VIRTUAL REALTY AND MENTAL HEALTH
role of virtual realty in mental health:
- Virtual Reality Might Be the Next Big Thing for Mental Health.
- Mental health problems are inseparable from the environment. With virtual reality (VR), computer-generated interactive environments, individuals can repeatedly experience their problematic situations and be taught, how to overcome difficulties with the help of evidence-based psychological treatments,
- Virtual reality (VR) applications for the understanding, assessment, evaluation and treatment of mental health related problems have been developed in last 10 years.
- This medium has provided new possibilities to adapt problematic behaviors that affect mental health.
Reducing Stress and Boredom for Patients in Hospitals
- Being hospitalized can have significant emotional and psychological impacts due to the stress of worrying about one’s health.
- The pain is associated with one’s condition or just the length of time you’re in the hospital away from family, friends and your normal life.
- Hospitalized patients may experience stress, boredom, depression and other effects.
- One of the main benefits of VR in medicine is its ability to alleviate these impacts. VR games can help to distract patients or just entertain them while they wait in the hospital.
- One such game, called DEEP(a type of video game) is designed specifically to help you relax. You control the game with your breathing via a controller that measures your diaphragm expansion.
- As you breathe deeply, the beautiful underwater world reacts, encouraging deep breathing and teaching you yogic breathing techniques that can help relieve stress, anxiety and mild depression.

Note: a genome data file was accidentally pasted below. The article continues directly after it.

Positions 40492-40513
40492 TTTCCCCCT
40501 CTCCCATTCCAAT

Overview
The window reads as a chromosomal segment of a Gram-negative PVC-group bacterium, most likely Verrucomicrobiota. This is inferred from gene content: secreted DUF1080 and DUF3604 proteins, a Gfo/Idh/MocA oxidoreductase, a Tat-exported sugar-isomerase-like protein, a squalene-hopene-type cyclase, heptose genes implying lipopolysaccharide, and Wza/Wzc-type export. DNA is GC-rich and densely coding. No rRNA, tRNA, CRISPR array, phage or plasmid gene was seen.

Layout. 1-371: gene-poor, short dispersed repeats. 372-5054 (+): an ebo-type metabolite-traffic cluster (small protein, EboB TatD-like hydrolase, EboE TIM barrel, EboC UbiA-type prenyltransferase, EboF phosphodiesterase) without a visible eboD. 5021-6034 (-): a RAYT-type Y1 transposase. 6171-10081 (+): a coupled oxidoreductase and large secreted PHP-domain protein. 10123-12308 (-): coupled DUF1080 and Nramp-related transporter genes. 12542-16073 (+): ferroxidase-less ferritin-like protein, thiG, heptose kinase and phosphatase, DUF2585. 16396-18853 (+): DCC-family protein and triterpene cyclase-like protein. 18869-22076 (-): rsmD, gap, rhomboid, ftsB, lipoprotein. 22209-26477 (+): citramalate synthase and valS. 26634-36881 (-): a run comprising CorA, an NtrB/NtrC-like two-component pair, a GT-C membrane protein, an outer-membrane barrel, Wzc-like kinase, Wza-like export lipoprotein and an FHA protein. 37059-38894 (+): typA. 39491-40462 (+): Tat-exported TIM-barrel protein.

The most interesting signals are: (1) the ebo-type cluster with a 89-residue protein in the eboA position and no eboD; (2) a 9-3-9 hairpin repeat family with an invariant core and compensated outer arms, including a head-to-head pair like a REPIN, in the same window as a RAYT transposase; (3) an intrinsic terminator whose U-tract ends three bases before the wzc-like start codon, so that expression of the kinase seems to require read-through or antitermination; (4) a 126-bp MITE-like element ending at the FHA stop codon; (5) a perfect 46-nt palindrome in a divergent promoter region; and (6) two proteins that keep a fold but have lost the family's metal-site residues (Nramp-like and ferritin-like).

- Other VR experiences aren’t exactly games, but they allow you to virtually leave the hospital and explore a range of other worlds.
- They could even allow patients to virtually spend time at home or in other places that are special to them.
- With a VR headset and live video from their home or other location, the patient can look around their home and talk with their family from the hospital.
- This can be especially comforting for children, and it means they don’t have to miss special events such as birthday parties or school events because they’re in the hospital.
PTSD and Phobia Therapy
- VR is also playing a growing role in the treatment of mental health conditions such as post-traumatic stress disorder (PTSD) and phobias.
- VR has been used since 1997 to treat soldiers with PTSD, but today the technology is more advanced and possibly more effective.
- PTSD can be a debilitating condition and has proven to be challenging to treat, but recent studies suggest that using VR could be an effective treatment approach.
- Under the direction of a trained clinician, the patient is gradually exposed to the stimuli that trigger the reaction, potentially helping them to recover more quickly.
- This progressive exposure technique is a common PTSD treatment, but the sensory experience that VR enables may make it more powerful. VR may be used in combination with medications, other kinds of therapy and other treatments.
- You can use a similar approach to treat phobias. Gradual exposure to the object of the fear in virtual environments may help relieve the phobia in real life.
VR has been used in conjunction with counseling and cognitive behavior therapy for the treatment of addictions.